the party’s over…

Posted on Monday 23 February 2009

As the Republican Congressmen and their Media Stooges howl that "It won’t work!" about the Stimulus Package and the Mortgage Plan, they fail to mention how the thing they think "it" won’t fix came to be. "It" is the collapse of our economy during the last eight years of their own absolutely incompetent and destructive government – children playing when adults were needed. Here’s how they saw what turned out to be a disasterous housing "bubble."
Bush seeks to increase minority homeownership
By Thomas A. Fogarty
January 20, 2004

In a bid to boost minority homeownership, President Bush will ask Congress for authority to eliminate the down-payment requirement for Federal Housing Administration loans. In announcing the plan Monday at a home builders show in Las Vegas, Federal Housing Commissioner John Weicher called the proposal the "most significant FHA initiative in more than a decade." It would lead to 150,000 first-time owners annually, he said.

Nothing-down options are available on the private mortgage market, but, in general, they require the borrower to have pristine credit. Bush’s proposed change would extend the nothing-down option to borrowers with blemished credit…

Bush ties tax relief, home ownership
President wants to add new minority home owners

March. 27, 2004

CRAWFORD, Texas – Focusing on the dream of home ownership for the nation’s minorities, President Bush on Saturday credited his tax relief program for being a key to driving the housing market to record levels. “Because of tax relief, Americans have more to save, spend and invest — and that means millions of American families have moved into their first homes,” Bush said in his weekly radio address as he spent the weekend at his ranch.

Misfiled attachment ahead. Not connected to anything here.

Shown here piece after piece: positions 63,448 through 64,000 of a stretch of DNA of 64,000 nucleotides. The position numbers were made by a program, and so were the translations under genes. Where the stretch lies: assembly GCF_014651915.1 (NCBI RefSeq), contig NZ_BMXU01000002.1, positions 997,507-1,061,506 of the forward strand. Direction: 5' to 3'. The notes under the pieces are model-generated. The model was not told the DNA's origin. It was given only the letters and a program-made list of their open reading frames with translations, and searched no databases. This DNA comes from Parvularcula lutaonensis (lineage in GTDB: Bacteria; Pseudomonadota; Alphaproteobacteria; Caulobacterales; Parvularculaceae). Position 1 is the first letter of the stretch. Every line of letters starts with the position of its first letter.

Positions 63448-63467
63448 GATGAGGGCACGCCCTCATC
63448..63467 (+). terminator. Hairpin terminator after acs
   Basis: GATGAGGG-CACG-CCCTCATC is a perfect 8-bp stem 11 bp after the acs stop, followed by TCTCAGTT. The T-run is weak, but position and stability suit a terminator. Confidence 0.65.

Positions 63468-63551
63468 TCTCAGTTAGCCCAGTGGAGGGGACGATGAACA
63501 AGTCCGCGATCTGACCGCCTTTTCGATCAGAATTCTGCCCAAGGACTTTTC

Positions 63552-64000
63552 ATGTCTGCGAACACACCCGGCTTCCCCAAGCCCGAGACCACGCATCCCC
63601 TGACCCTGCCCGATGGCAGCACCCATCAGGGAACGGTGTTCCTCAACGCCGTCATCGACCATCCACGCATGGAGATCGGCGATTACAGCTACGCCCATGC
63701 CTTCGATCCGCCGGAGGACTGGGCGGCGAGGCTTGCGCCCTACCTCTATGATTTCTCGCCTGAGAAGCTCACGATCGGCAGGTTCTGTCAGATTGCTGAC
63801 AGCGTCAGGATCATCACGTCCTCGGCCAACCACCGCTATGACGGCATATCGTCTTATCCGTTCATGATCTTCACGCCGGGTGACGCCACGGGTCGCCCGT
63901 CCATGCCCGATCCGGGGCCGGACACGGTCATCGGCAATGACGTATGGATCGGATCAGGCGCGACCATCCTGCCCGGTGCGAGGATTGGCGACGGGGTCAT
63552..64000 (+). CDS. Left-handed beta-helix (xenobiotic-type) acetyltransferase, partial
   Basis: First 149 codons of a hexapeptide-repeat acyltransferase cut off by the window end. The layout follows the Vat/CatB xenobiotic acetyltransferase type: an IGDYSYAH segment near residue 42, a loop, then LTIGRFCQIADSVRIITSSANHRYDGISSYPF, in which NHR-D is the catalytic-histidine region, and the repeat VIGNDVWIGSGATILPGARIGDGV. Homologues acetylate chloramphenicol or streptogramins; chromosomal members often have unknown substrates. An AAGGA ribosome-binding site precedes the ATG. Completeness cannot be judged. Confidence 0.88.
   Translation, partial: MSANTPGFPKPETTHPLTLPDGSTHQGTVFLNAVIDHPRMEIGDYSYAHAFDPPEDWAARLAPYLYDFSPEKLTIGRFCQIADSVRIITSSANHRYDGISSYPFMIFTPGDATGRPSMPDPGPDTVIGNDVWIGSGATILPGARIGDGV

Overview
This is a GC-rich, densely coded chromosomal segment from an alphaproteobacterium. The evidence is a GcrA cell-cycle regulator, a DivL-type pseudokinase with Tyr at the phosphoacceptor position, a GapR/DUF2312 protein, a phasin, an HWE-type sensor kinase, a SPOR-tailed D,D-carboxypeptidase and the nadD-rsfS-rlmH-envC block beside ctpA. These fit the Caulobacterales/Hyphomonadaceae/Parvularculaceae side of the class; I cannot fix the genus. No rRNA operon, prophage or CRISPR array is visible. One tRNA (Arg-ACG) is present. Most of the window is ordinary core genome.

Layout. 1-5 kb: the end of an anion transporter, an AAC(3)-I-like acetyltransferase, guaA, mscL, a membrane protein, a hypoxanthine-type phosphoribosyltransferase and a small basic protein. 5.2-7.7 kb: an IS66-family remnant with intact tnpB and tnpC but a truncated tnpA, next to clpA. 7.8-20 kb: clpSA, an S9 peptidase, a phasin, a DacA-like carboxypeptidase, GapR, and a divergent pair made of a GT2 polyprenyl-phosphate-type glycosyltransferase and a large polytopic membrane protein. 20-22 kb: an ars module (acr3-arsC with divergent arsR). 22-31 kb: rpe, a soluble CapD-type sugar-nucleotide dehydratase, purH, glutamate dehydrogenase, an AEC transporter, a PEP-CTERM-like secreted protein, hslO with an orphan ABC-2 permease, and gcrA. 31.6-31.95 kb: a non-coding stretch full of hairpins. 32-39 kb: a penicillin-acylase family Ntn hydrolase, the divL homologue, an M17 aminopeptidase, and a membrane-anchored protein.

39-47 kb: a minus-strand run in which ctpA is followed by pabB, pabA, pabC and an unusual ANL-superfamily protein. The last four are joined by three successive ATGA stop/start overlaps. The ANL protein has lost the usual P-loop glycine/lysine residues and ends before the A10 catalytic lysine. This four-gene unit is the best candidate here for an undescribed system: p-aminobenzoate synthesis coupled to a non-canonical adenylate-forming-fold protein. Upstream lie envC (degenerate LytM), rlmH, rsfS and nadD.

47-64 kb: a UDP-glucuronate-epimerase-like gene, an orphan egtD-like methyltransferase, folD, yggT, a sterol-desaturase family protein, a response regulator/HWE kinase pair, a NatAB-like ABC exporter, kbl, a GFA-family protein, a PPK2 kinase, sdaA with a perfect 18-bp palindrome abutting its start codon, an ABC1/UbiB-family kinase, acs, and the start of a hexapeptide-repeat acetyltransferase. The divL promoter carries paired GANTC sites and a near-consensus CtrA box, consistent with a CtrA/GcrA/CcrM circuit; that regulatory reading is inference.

In a swing through the Southwest on Friday, the president highlighted three of his economic policies he said can help nearly 400,000 low- or moderate-income families become home buyers. One of the approaches, the American Dream Down Payment Act, will help low-income Americans afford the down payment and closing costs on their first home. Bush is asking Congress to provide $200 million a year for the program. He also proposes to make zero down-payment loans available to first-time buyers whose mortgages are guaranteed by the Federal Housing Administration.

In addition, Bush is proposing a tax credit to encourage builders to provide 200,000 affordable homes over five years for low-income families. These and other steps, he said, will push the nation toward his goal of adding 5.5 million new minority home owners by the end of the decade.

Bush adviser: Housing-bubble fears overblown
Economic advisor Bernanke sees prices market-driven, not speculation

July. 12, 2005

The Bush administration is closely watching the housing boom, though so far the surge appears to be driven mostly by basic market forces and not speculation that could lead to instability, Ben Bernanke, the president’s top economist, said Tuesday. Federal Reserve Chairman Alan Greenspan and some private economists have raised concerns that the market may be getting too hot.

Speculative buying and selling seem to be cropping up in some areas, but other forces also are feeding the hot market and the surge in house prices, Bernanke suggested. "While speculative behavior appears to be surfacing in some local markets, strong economic fundamentals are contributing importantly to the housing boom," said Bernanke in his first speech as the new chairman of the White House’s Council of Economic Advisers.

Those fundamentals, he said, include low mortgage rates, rising employment and incomes, a growing population and a limited supply of homes or land in some areas… Greenspan has said there are signs of "froth" in some local markets where house prices seem to have risen to "unsustainable levels." It doesn’t appear likely, however, that a national housing bubble, which could pop and send prices tumbling, will develop, the Fed chief has said.

Greenspan also has raised concern that the froth in housing may have spilled over into mortgage markets with the rise of risky interest-only mortgages and the introduction of relatively exotic forms of adjustable-rate mortgages. "The administration will continue to monitor" developments in the housing market, Bernanke said. "However, our best defenses against potential problems in housing markets are vigilant lenders and banking regulators, together with perspective and good sense on the part of borrowers."